“If I never have to do this again, I would be very happy,” he said. “On the positive side of this is that we have the opportunity and need to build the Union Hospital that will serve the county for the long term.”

“All health care systems have to adapt to the new environment and small community hospitals are sometimes slower to change, but we have the opportunity now, with the workforce reduction and taking a look at our services that we provide, to make sure that we can meet our mission.”

While there may not be more layoffs on the horizon, the hospital is working through another change to occur this summer.

While Union has written contracts with University of Maryland Medical System to continue to staff the hospital’s radiation and oncology center through June 2020, they have verbally agreed to terminate the agreement this June, Szumel reported. Since then, Union has been actively negotiating with other health care systems to ensure there is not a lapse in services at the highly-sought-after center.

“I fully expect that we will have an oncology program operating in the county come June 30,” he said.

The news of Thursday’s layoffs comes less than a month after Union Hospital and LifeBridge Health announced that they were ending their attempt at a merger after about a year.

The merger was scuttled when the Maryland Health Services Cost Review Commission (HSCRC) began a review of Union Hospital’s total cost of care, which has led to uncertainty about future revenue.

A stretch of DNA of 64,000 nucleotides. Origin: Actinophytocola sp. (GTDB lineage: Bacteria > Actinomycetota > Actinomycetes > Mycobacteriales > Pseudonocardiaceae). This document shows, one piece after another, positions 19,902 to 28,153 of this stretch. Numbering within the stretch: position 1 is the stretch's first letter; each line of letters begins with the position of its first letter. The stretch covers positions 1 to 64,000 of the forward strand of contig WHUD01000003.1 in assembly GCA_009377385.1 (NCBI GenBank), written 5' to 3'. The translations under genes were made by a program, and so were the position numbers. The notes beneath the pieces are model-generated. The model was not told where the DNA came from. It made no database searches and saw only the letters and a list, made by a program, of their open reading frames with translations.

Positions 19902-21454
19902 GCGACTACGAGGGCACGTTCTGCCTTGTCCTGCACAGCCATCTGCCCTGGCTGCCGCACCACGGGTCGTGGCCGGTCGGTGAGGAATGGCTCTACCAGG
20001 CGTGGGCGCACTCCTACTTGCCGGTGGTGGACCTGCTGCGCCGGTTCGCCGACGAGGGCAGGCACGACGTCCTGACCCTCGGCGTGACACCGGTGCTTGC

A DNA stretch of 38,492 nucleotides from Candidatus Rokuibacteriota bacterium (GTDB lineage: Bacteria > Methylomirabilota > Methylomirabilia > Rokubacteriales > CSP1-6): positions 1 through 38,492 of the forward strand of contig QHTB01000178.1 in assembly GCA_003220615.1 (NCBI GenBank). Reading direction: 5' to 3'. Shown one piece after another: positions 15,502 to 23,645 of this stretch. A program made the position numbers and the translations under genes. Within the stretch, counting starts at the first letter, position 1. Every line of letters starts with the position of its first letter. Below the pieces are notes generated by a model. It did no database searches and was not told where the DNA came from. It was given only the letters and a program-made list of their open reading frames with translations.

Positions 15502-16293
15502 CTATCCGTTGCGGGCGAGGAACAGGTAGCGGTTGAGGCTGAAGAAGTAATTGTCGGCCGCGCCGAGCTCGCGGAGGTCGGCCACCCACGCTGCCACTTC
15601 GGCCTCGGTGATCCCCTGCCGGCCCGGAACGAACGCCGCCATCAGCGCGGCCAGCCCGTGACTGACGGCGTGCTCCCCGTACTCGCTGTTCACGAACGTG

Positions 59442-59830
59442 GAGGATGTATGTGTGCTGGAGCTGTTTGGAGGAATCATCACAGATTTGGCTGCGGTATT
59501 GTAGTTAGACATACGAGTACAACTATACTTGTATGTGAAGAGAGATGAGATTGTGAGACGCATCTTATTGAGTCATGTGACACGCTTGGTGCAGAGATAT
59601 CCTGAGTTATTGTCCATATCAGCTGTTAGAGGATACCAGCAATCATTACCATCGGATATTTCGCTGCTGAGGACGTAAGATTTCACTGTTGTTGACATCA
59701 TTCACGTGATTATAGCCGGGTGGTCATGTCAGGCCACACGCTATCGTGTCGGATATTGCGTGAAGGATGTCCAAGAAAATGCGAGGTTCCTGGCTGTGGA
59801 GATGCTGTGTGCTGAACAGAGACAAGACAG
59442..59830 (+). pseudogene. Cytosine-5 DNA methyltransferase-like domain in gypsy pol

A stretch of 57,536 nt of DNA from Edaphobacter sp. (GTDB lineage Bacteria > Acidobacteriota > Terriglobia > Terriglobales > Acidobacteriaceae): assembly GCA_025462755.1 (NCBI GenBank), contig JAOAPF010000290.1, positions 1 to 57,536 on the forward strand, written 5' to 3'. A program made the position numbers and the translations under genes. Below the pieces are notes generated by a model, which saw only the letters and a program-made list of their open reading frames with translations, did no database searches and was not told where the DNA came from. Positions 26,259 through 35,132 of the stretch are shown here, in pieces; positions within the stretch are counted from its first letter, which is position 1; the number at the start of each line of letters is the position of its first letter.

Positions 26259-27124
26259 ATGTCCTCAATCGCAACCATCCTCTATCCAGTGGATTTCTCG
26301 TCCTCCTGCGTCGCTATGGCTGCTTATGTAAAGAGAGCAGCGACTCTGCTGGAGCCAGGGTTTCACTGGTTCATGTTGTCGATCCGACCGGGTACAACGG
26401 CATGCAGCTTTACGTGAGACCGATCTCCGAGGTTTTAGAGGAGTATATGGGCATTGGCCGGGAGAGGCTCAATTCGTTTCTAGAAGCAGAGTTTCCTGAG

For decades, Maryland operated the nation’s only all-payer hospital rate regulation system, overseen by the HSCRC, which is allowed under a decades-old Medicare waiver from the federal system. Under the state’s waiver, all third-party payers — Medicare, Medicaid or private insurance — pay the same rate.

A new 10-year state Medicare waiver passed in 2014, split into five-year blocks, has been updating the state’s regulation and reimbursement system with the Global Budget Revenue (GBR) model.

According to the HSCRC, the GBR model is a revenue constraint and quality improvement system that aims to provide hospitals with strong financial incentives to manage their resources efficiently and effectively, in order to slow the rate of increase in health care costs and improve health care delivery processes and outcomes.

While the model notably seeks to dissuade hospitals from running up services for fees by placing an annual cap on revenues, in Union Hospital’s case it is having a different effect. As a low-volume, high-cost provider, HSCRC regulators are reviewing whether to reduce the hospital’s reimbursement rate.

Since then, Union leaders have been actively negotiating the hospital’s rates with regulators and have begun working on ways to increase patient volume, including recruiting more surgeons and physicians, and working to shore up community referrals from private practices, Szumel said.

“As our volume goes down, and because revenue and costs are fixed, the price per case goes up and that’s what the HSCRC is looking at,” Szumel explained last month.

On Thursday, Szumel told the Whig that the workforce reduction was one way to help address the hospital’s total cost of care, but it wasn’t the most important factor.

“Expense reduction is important, but what is most important is volume growth in the hospital, and we’re working with our community to address that,” he said.